This was a post written quite a while ago - but nothing I have seen over the course of the last year and more suggests it isn't still valid....
Loyalty seems to count for very little these days.
When I was at Primary School, we all picked our football teams. Of course it tended to be the teams in the current ascendancy which were favoured, but whichever one you plumped for, that was your team. For life. As the fortunes of the team would wax and wane, moods would rise and fall. You took the rough with the smooth. By the time I had hit secondary level education my own team was still up there, but I can remember the head scratching at the classmate who supported Chelsea. His time eventually came - he just had to wait a a little longer.
The point was that you picked your team and you stuck with them - through thick and thin.
Back then, it tended to be the same thing for players - not that there weren't transfers, but the wages were more modest and it was not uncommon to see a player serve out the bulk of their top flight career with one team, before drifting off towards the lower leagues in their twilight playing years.
Everything has changed.
The wealthy mercenary millionaires of top flight football follow the money from team to team and country to country. In an attempt to curry favour with the fans following a move, they issue cynical press releases claiming boyhood affection for [insert name of new paymasters here]. I would say they were fooling no-one - but apparently they fool a brave few.
Anyone playing in a pipe band should be starting to see the parallels by now...
It doesn't seem all that long ago that when you were approached by someone who had learned you played either drums or pipes, their first question would be "What Band are you in?"
Now the question is somewhat different - "Who are you playing with now?", or "Where are you this year?" There seems to be a positive expectation that relationships with a band are now fleeting things. Like the Premiership footballers, we hop from squad to squad, seeking the glory of prizes and promotions, but jumping ship immediately that a better offer comes in. No longer do we buckle down when things get tough - now we simply up sticks (slight pun intended) and head for the hills.
I have no desire to rhyme off the list of bands which have gone through this process but we can probably all name them. It has become particularly prevalent in the lower grades, where the glory hunters ply their destructive trade. They identify a Band with some potential, join up (perhaps telling their mates they are only "guesting" until the results start to come in) and stay out a season or two, collecting titles and trophies on the way.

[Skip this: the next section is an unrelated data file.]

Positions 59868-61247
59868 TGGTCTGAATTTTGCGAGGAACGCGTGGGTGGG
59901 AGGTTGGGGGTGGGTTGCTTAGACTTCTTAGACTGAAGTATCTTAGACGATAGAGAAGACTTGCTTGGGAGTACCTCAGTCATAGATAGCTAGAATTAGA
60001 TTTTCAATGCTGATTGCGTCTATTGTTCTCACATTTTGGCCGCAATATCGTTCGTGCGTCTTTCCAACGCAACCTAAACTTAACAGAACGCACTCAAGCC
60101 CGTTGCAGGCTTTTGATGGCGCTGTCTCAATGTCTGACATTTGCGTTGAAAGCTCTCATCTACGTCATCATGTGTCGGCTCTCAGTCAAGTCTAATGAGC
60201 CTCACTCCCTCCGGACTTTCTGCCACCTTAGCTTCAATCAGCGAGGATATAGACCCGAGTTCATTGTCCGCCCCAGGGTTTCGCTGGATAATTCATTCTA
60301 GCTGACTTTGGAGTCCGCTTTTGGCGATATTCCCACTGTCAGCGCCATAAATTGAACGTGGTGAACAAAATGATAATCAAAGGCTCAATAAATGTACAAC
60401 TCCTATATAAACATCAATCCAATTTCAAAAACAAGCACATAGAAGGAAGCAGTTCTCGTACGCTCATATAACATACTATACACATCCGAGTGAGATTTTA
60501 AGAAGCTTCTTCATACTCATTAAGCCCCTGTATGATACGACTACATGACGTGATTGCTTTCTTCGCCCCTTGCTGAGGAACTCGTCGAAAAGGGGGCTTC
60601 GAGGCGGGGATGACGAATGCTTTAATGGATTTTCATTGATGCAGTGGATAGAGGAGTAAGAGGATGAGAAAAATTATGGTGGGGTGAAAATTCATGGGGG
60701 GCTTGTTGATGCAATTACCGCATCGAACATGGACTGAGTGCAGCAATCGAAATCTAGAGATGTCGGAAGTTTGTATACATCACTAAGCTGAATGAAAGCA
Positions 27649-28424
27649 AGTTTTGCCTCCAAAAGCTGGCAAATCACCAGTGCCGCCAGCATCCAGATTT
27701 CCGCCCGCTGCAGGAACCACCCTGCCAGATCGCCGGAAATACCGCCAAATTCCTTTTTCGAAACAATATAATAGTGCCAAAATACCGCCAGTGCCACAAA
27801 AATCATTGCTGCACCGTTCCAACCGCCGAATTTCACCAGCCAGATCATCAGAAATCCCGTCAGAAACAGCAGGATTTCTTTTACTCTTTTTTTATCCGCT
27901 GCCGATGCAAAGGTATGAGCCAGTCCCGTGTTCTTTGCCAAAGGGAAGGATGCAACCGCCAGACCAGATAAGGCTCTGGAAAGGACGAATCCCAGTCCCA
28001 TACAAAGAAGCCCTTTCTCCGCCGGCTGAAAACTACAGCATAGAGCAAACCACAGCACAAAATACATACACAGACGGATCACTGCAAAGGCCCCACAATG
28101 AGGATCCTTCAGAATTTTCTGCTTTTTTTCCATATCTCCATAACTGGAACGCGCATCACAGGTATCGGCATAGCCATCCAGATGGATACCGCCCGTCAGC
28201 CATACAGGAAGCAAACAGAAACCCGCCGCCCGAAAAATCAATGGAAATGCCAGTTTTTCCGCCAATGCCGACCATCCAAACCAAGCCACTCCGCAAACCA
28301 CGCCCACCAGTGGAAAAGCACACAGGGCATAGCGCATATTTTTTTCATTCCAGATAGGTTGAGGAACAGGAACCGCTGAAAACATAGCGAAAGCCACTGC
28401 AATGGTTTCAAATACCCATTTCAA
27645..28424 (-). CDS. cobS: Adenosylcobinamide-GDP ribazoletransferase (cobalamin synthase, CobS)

Then the inevitable happens. A tough year. Maybe another contender Band has emerged. Maybe a promotion has been secured which proves more challenging for the players. Whatever the reason, the trophies are harder to find and the "Another cheeky first place" posts on Facebook are no longer on the timeline.
In years gone by. this would be the time to regroup and build for the future. Not now. Now, this is the time to start ringing all your contacts and asking them where they might be playing next year. Abandon ship! Abandon ship! Of course as you sidle out the door, you might mutter from the sides of your mouth that "if you can get something going again, give me a shout" but those weasel words don't mean any more to the audience than they do to you as you utter them.
Surely the honourable thing to do is to stay and rebuild. Why is it left to the loyal few to take on that task as the glory hunters move on their next victims?
Having pondered on this for a while I think there are two motivating factors which have brought us to this point.
Firstly, this is the era of instant gratification. We simply won't wait for anything - and certainly not success. We want it now. We deserve it. And if this band won't do it for me, then maybe that crew over there will. Building, teaching, planning. They all take time and we won't wait.
Secondly, the big Bands are showing the wee Bands that this is the way to do it. Several (if not most) of the Grade One outfits have "members" from other countries to their home base. Notably, Field Marshal Montgomery has essentially two bands - one in Northern Ireland and the other in Scotland. There simply cannot be the "team spirit" in a Band where players only meet a handful of times in the year. And yet their success speaks for itself. The system works. Be ruthless in your approach and reap the rewards. It clearly works, but don't kid yourself that these are Bands in the older sense of the word. They are winning machines - but machines with no souls. They meet, they play, they win, they post about it on Facebook, and they go their separate ways. I wonder could they all even name each-other?
Fair enough, if that's what you want. After all, machines don't have souls anyway.
I don't want that, though. The Bands used to be about more than that. They bred a sense of community. You had your Band. It would have its ups and downs, but it was your Band. You knew your fellow members - for years. People grew up in the Band. Generations followed each-other through the ranks. It built spirit and found common cause with its community. The Bands were forces for good, getting kids an interest and fostering inter-generational transfer of skills and tall-tales.
Whatever these things are that we have now, they do little of that. And they are the poorer for it.